The concept of recycling clothes has been around for a long time. Organizations like the Salvation Army, Value Village, and Goodwill have been accepting unwanted articles of clothing for decades now with the Salvation Army starting the trend back as the 1800’s.

Nowadays trends change and people grow tired of their wardrobe relatively quickly and what were once fashionable outfits adorned by the masses become ghosts haunting a closet or even worse, tattered rags rotting in a landfill.

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The Need for Sustainable Textiles

When you step back and look and this bigger picture of what it takes to manufacture clothing, it might make you want to shake the mothballs out of that old catsuit you used to wear to the roller-rink before going out and spending money on something new. Here’s why:

  • 52-54% of the world’s total textile production takes place in China.
  • 3 million tons fiber is processed there each year creating 3 billion tons of soot.
  • A single mill can use up to 200 tons of water for each ton of fabric it dyes.
  • The textile industry creates billions of tons of wastewater annually.
  • The Chinese textile industry discharges 300,600 tons of COD per year equaling 8.2% of China’s overall COD pollution.

Who would think that manufacturing clothing is such a resource and waste intensive practice?

Apparel brands have begun to get flack for their ties to manufacturers with environmental violations. Luckily, these brands are becoming proactive in reducing and eliminating waste from their factories and supply chains, all the way to their stores.

Chinese-owned textile factory

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World Recycle Week – An Ambitious Garment Collection Movement

One of the biggest fashion retailers in the world, H&M, is taking a serious stance on closing the textile lifecycle loop by joining forces with recording Artist M.I.A. to launch the first global garment collection program.

“World Recycle Week” will run from April 18th to the 24th with H&M aiming to collect 2 million pounds of unwanted clothes at more than 3,600 store locations worldwide.

The retail giant’s goal is to raise awareness of textile recycling and the need to close the loop in the fashion industry by donating and reusing garments.

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Did you know – Of the thousands of tons of textiles thrown out each year, 95% could be re-worn or recycled? Since 2013, customers have been able to drop off garments from any brand, no matter the condition, to any H&M location and receive a discount. Shoppers in the United States receive 10% at off their next purchase when donating garments but during World Recycle Week customers will receive 30% off their next purchase.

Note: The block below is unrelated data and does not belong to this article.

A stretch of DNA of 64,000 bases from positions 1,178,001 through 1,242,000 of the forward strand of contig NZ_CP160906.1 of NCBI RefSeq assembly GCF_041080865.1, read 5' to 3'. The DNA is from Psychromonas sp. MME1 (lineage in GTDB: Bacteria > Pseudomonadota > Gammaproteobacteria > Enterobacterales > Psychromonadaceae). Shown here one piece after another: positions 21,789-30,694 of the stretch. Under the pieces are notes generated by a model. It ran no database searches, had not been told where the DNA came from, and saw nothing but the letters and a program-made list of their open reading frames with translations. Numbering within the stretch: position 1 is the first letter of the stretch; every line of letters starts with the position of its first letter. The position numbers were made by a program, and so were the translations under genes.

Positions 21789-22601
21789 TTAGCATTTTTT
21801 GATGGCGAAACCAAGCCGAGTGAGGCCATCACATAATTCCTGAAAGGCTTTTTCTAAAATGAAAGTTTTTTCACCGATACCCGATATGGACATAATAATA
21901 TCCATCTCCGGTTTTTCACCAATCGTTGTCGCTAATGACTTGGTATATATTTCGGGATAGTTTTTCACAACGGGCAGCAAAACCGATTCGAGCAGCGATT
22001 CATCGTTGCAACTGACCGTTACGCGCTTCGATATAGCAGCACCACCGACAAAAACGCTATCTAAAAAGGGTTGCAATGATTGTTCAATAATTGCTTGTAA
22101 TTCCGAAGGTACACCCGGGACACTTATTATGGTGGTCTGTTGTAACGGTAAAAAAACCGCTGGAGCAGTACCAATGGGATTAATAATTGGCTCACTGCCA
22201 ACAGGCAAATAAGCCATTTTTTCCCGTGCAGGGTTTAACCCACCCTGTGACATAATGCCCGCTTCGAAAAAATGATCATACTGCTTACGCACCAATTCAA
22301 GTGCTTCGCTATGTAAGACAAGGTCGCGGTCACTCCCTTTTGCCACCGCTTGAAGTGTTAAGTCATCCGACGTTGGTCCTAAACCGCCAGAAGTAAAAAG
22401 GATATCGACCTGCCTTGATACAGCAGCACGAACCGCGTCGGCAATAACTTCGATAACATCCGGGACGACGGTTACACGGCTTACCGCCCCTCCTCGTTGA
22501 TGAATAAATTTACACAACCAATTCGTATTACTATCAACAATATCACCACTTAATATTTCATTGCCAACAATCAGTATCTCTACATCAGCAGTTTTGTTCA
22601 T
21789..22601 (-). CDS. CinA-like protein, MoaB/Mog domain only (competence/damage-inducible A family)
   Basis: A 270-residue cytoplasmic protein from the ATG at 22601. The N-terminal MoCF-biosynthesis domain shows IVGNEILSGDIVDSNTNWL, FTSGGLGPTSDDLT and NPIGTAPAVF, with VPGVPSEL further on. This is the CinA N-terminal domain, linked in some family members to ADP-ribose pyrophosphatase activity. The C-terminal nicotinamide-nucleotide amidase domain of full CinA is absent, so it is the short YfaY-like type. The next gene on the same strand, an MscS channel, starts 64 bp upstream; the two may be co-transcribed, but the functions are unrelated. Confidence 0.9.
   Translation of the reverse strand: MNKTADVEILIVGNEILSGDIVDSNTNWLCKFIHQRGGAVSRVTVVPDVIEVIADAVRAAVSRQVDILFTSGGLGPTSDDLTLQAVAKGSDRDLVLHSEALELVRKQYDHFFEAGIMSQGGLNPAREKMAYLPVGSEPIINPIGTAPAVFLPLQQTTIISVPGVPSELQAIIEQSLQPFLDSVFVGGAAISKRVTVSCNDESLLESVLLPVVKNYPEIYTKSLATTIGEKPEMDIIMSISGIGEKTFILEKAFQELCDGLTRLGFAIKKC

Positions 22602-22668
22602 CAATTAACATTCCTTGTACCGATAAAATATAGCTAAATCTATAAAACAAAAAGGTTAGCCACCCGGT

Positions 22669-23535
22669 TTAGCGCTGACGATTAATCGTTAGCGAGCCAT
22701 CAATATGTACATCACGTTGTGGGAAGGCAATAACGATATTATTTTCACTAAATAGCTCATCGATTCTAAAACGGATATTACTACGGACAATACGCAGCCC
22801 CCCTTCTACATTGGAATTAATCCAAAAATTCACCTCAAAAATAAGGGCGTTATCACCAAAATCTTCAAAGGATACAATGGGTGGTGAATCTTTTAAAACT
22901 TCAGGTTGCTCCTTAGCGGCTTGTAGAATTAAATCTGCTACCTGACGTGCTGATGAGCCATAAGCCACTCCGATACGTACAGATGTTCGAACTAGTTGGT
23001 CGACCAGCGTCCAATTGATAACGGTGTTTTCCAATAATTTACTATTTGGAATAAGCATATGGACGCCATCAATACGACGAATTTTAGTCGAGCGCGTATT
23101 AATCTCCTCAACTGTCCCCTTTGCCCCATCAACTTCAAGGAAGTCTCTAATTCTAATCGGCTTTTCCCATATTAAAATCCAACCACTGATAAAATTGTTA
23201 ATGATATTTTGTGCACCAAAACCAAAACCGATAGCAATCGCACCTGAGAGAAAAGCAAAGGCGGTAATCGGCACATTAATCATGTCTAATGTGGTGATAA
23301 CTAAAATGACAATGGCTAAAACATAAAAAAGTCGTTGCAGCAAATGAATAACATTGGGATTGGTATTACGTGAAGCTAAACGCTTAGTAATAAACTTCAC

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The Garment Collection program has collected over 25,000 tons of clothing since it was introduced in 2013 and featured its first “Close the Loop” clothing line, made using recycled fibers, in 2014. In the same year, 38 million t-shirts worth of material was donated to reuse and the company used as much recycled polyester (made from PET bottles) equalling 40 million plastic bottles

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Making a Positive Impact

Recycling and repurposing clothing are a great start to lowering the environmental implications of the fashion industry. To actually close the loop, manufacturers and designers have to look at the lifespan of clothing and the means of which they make them.

From organic material, air-dying clothes, digital printing, water filtration and global standards in the industry all help to close the clothes loop.

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Being Green Will Never Go Out Of Style

Fashion trends are cyclical. If you’re worried about being behind in fashion, just buy some second-hand outfits from the past few decades. Low and behold, they’re going to make a comeback, mix and match decades if need be, your wardrobe will always be in season.

Slowing down fast fashion will guarantee a positive sustainability impact within the fashion industry.

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Sources

http://about.hm.com/en/About/sustainability/commitments/reduce-waste/closing-the-loop.html

<a href=”https://hmgroup.com/sustainability/” target=”_blank”https://hmgroup.com/sustainability/

http://www.treehugger.com/sustainable-fashion/25-shocking-fashion-industry-statistics.html

http://www.theguardian.com/sustainable-business/sustainable-fashion-blog/2015/jan/14/10-things-learned-zero-waste-fashion-industry

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